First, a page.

Amylin as a potential link between type 2 diabetes and Alzheimer's disease
Martinez-Valbuena I (1,2,3), Valenti-Azcarate R (1,2,3), Amat-Villegas I (3,4), Riverol M (1,3), Marcilla I (2,3), de Andrea CE (5), Sánchez-Arias JA (3,6), Del Mar Carmona-Abellan M (1,2,3), Marti G (1,3), Erro E (3,7), Martínez-Vila E (1,3), Tuñon MT (3,4), Luquin MR (1,2,3).
(1) Neurology Department, Clínica Universidad de Navarra, Pamplona, Spain.
(2) Regenerative Therapy Laboratory, Neurosciences Division, Center for Applied Medical Research (CIMA), University of Navarra, Pamplona, Spain.
(3) Navarra's Health Research Institute (IDISNA), Pamplona, Spain.
(4) Pathology Department, Complejo Hospitalario de Navarra, Pamplona, Spain.
(5) Pathology Department, Clínica Universidad de Navarra, Pamplona, Spain.
(6) Small Molecule Discovery Platform, Molecular Therapeutics Program, CIMA, University of Navarra, Pamplona, Spain.
(7) Neurology Department, Complejo Hospitalario de Navarra, Pamplona, Spain.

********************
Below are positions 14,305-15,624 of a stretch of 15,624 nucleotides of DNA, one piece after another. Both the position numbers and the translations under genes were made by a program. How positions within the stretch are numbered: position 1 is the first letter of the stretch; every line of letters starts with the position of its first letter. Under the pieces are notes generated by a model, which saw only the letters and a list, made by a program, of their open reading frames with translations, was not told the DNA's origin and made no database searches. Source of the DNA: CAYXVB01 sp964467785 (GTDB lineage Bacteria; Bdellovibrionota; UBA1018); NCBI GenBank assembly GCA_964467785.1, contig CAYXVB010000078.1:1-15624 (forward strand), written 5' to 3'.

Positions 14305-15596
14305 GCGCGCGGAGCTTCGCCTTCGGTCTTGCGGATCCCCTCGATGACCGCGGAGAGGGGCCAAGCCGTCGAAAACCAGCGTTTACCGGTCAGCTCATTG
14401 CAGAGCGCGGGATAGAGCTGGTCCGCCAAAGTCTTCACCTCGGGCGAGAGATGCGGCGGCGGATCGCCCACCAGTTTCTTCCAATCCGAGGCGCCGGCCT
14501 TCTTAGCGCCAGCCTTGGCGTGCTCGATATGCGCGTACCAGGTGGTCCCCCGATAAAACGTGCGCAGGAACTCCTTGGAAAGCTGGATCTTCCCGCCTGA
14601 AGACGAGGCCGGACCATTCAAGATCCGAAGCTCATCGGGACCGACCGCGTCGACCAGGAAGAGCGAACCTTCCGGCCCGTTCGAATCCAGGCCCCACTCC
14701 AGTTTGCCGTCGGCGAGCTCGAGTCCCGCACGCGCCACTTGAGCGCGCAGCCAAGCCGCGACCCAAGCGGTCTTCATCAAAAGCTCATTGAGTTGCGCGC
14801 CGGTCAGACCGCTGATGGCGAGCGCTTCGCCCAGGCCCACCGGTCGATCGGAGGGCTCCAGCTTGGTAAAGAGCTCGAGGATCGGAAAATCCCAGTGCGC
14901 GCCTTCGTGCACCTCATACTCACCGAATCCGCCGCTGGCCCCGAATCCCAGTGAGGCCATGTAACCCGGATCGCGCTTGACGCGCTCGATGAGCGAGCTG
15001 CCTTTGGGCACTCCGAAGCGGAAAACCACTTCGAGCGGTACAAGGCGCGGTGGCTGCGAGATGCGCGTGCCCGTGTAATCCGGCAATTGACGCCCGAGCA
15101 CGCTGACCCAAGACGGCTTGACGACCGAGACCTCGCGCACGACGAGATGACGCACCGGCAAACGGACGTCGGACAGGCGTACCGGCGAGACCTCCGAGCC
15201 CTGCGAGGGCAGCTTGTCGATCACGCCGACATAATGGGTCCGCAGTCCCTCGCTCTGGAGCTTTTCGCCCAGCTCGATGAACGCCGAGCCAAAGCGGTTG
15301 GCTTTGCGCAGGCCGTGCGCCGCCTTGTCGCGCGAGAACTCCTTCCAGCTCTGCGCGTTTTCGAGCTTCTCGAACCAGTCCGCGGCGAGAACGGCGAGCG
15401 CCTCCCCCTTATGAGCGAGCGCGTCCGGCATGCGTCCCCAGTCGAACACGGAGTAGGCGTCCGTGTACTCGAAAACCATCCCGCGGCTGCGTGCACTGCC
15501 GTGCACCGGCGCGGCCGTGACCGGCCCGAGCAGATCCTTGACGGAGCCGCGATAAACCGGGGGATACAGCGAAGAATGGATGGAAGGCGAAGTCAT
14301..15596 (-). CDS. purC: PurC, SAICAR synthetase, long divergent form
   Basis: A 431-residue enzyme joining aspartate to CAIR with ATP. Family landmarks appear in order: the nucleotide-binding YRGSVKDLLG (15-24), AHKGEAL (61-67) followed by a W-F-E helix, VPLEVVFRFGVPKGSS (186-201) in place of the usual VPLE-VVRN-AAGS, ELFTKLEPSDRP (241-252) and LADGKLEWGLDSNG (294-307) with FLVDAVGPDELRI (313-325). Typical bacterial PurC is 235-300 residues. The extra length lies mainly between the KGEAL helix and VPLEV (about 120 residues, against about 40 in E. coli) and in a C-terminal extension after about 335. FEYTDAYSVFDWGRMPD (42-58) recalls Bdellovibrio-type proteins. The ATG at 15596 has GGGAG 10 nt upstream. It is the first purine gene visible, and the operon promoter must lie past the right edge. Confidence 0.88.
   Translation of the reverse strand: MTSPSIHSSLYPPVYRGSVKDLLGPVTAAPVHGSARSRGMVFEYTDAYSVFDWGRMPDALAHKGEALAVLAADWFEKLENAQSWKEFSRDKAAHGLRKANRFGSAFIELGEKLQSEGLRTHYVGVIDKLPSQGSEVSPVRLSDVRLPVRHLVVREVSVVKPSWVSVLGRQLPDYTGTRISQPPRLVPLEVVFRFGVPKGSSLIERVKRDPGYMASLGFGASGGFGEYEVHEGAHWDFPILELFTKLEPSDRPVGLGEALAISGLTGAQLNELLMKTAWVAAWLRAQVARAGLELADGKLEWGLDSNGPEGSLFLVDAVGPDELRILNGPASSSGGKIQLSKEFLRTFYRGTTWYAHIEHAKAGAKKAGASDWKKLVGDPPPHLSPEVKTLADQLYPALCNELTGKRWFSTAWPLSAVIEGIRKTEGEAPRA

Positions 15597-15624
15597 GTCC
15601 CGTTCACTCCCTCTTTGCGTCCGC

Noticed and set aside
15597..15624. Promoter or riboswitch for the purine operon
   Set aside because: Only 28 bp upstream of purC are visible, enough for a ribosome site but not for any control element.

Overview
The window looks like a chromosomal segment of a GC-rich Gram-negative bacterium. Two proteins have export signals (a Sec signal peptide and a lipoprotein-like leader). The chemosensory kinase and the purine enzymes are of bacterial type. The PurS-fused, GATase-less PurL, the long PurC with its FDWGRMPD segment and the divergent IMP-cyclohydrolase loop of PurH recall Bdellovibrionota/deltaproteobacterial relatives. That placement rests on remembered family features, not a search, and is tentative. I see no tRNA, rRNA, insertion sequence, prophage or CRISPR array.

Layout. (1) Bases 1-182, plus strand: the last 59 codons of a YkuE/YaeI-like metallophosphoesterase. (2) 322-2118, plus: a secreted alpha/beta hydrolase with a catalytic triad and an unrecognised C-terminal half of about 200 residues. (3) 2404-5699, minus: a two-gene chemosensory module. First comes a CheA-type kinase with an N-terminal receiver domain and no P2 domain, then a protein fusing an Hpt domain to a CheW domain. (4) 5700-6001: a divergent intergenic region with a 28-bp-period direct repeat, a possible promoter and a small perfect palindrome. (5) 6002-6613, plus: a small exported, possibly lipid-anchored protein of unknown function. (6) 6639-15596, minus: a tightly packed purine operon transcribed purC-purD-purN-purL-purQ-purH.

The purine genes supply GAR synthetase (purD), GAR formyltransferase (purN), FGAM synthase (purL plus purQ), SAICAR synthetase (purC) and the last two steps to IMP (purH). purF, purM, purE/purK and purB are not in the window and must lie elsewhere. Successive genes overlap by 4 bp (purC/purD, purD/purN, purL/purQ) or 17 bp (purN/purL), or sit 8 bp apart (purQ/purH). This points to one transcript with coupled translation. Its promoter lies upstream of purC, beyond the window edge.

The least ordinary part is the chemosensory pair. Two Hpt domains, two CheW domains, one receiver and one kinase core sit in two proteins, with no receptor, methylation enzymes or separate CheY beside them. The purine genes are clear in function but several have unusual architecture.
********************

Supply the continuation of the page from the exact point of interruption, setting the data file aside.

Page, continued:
Alzheimer's disease (AD) is the leading cause of dementia and although its etiology remains unclear, it seems that type two diabetes mellitus (T2DM) and other pre-diabetic states of insulin resistance could contribute to the appearance of sporadic AD. As such, we have assessed whether tau and Aβ deposits might be present in pancreatic tissue of subjects with AD, and whether amylin, an amyloidogenic protein deposited in the pancreas of T2DM patients, might accumulate in the brain of AD patients.
We studied pancreatic and brain tissue from 48 individuals with no neuropathological alterations, and from 87 subjects diagnosed with AD. We examined Aβ and tau accumulation in the pancreas, as well as that of amylin in the brain. Moreover, we performed proximity ligation assays to ascertain whether tau and/or Aβ interact with amylin in either the pancreas or brain of these subjects.
Cytoplasmic tau and Aβ protein deposits were detected in pancreatic β-cells of subjects with AD, as well as in subjects with a normal neuropathological examination but with a history of T2DM and in a small cohort of control subjects without T2DM. Furthermore, we found amylin deposits in the brain of these subjects, providing histological evidence that amylin can interact with Aβ and tau in both the pancreas and hippocampus.
The presence of both tau and Aβ inclusions in pancreatic β cells, and of amylin deposits in the brain, provides new evidence of a potential overlap in the mechanisms underlying the pathogenesis of T2DM and AD.
CITATION Ann Neurol. 2019 Aug 3. doi: 10.1002/ana.25570